I’m reading a fabulous book called The Spirituality of Imperfection: Storytelling and the Search for Meaning by Ernest Kurtz and Katherine Ketcham. It’s terrific. If you don’t believe me, believe Anne Lamott who says on back cover, “I love this book and I’ve been foisting it on people for years.
As someone who spends a lot of time striving to get things right (read perfect), it is not only refreshing but possibly life saving to be reminded that there is no perfect, that I will never get everything right. The gist of the book is: I’m Not All-Right, and You’re Not All-Right, But That’s Okay — THAT’S All-Right (pg. 28).
Rather than making a futile attempt to sum up the book and do it justice, I thought I’d leave you with a few choice paragraphs to ponder as we face a new year. I’m hopeful for 2014. Odds are I’ll get some things right, and I’ll get some things wrong — if only I can remember I’m human and cut myself a break. I look forward to walking the journey with you.
An Excerpt from “The Spirituality of Imperfection”
“Man is the creature that wants to be God,” Jean-Paul Sartre observed. The spirituality of imperfection wrestles directly with that quest, assuring that — although “first of all, we have to quit playing God” — whoever or whatever “God” is, He, She, or It does not scorn our quest or despise us for our defects and imperfections. Imperfection is rather the crack in the armor, the “wound” that lets “God” in. As Meister Eckhart wrote almost seven hundred years ago: “To get at the core of God at his greatest, one must first get into the core of himself at his least.”
In a modern expression of Eckhart’s insights, Jungian analyst Marion Woodman identifies addiction as one of the “wounds” that lets “God” in:
Addiction keeps person in touch with the god…At the very point of vulnerability is where the surrender takes place — that is where god enters. The god comes through the wound.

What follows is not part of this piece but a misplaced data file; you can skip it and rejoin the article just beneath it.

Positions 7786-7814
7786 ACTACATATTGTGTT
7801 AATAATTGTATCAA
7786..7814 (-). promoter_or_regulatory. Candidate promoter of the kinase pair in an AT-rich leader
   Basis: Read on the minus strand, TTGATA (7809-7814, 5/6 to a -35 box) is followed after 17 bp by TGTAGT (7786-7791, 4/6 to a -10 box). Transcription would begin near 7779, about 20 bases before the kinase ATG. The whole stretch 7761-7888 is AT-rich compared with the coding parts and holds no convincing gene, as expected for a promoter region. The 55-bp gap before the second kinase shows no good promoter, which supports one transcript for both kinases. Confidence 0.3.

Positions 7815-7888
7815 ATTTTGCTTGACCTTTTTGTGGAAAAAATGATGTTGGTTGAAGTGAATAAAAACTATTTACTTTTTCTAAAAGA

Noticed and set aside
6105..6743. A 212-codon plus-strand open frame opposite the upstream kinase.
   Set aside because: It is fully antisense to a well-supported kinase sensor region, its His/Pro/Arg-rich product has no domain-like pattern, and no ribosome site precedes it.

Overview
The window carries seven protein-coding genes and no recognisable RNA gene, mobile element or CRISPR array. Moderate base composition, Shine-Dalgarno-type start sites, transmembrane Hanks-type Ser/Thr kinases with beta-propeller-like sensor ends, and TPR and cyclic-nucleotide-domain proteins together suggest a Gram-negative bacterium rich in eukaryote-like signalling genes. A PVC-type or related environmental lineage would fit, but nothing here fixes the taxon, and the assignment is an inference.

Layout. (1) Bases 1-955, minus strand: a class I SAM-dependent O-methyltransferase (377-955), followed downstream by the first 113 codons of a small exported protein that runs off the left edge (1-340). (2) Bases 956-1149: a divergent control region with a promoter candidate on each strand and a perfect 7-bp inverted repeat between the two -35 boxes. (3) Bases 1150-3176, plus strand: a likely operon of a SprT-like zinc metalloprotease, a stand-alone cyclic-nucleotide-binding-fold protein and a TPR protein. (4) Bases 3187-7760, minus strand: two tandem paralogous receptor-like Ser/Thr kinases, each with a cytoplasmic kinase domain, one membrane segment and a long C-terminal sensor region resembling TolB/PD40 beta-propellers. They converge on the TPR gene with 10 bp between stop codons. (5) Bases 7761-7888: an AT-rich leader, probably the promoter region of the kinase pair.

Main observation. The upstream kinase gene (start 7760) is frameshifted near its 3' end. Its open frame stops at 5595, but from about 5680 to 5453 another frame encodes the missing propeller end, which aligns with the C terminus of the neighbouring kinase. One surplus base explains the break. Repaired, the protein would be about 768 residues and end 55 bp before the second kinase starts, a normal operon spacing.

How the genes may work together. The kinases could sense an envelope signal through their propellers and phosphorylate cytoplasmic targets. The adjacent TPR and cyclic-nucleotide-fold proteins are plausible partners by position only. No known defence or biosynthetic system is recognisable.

“God comes through the wound”: Our very imperfections — what religion labels our “sins,” what therapy calls our “sickness,” what philosophy terms our “errors” — are precisely what bring us closer to the reality that no matter how hard we try to deny it, we are not the ones in control here. And this realization, inevitably and joyously, brings us closer to “God”:
One of the disconcerting — and delightful — teachings of the master was: “God is closer to sinners than to saints.”
This is how he explained it: “God in heaven holds each person by a string. When you sin, you cut the string. Then God ties it up again, making a knot — and thereby bringing you a little closer to him. Again and again your sins cut the string — and with each further knot God keeps drawing you closer and closer.”
An Opportunity for End of Year Giving
As I look forward to 2014, there are many opportunities on the horizon spawned by the success of last year, including an amazing theater lab experience, a fruitful collaboration with NYC director Mia Rovegno who has transformed the show, and two very successful performances in Nashville with Amy Grant and Vanderbilt University. How to Draw a Nekkid man continues to reach diverse audiences and offers a fresh voice about leading an authentic life, spirituality and women’s issues while deftly crossing gender lines. Touring to venues — while working hard on my memoir and coordinating storytelling appearances — requires a broad base of funding for marketing, travel and operating expenses. Please consider a tax-deductible donation to I Will Be Good Productions to help us continue bringing this story to more audiences who are hungry to be validated and inspired to use their creative voice.
Your donation is profoundly appreciated and incredibly helpful.
I Will Be Good Productions is a sponsored project of Fractured Atlas, a non-profit arts service organization. Contributions in behalf of I Will Be Good Productions may be made payable to “Fractured Atlas” and are tax-deductible to the extent permitted by law. To donate online, please click here.
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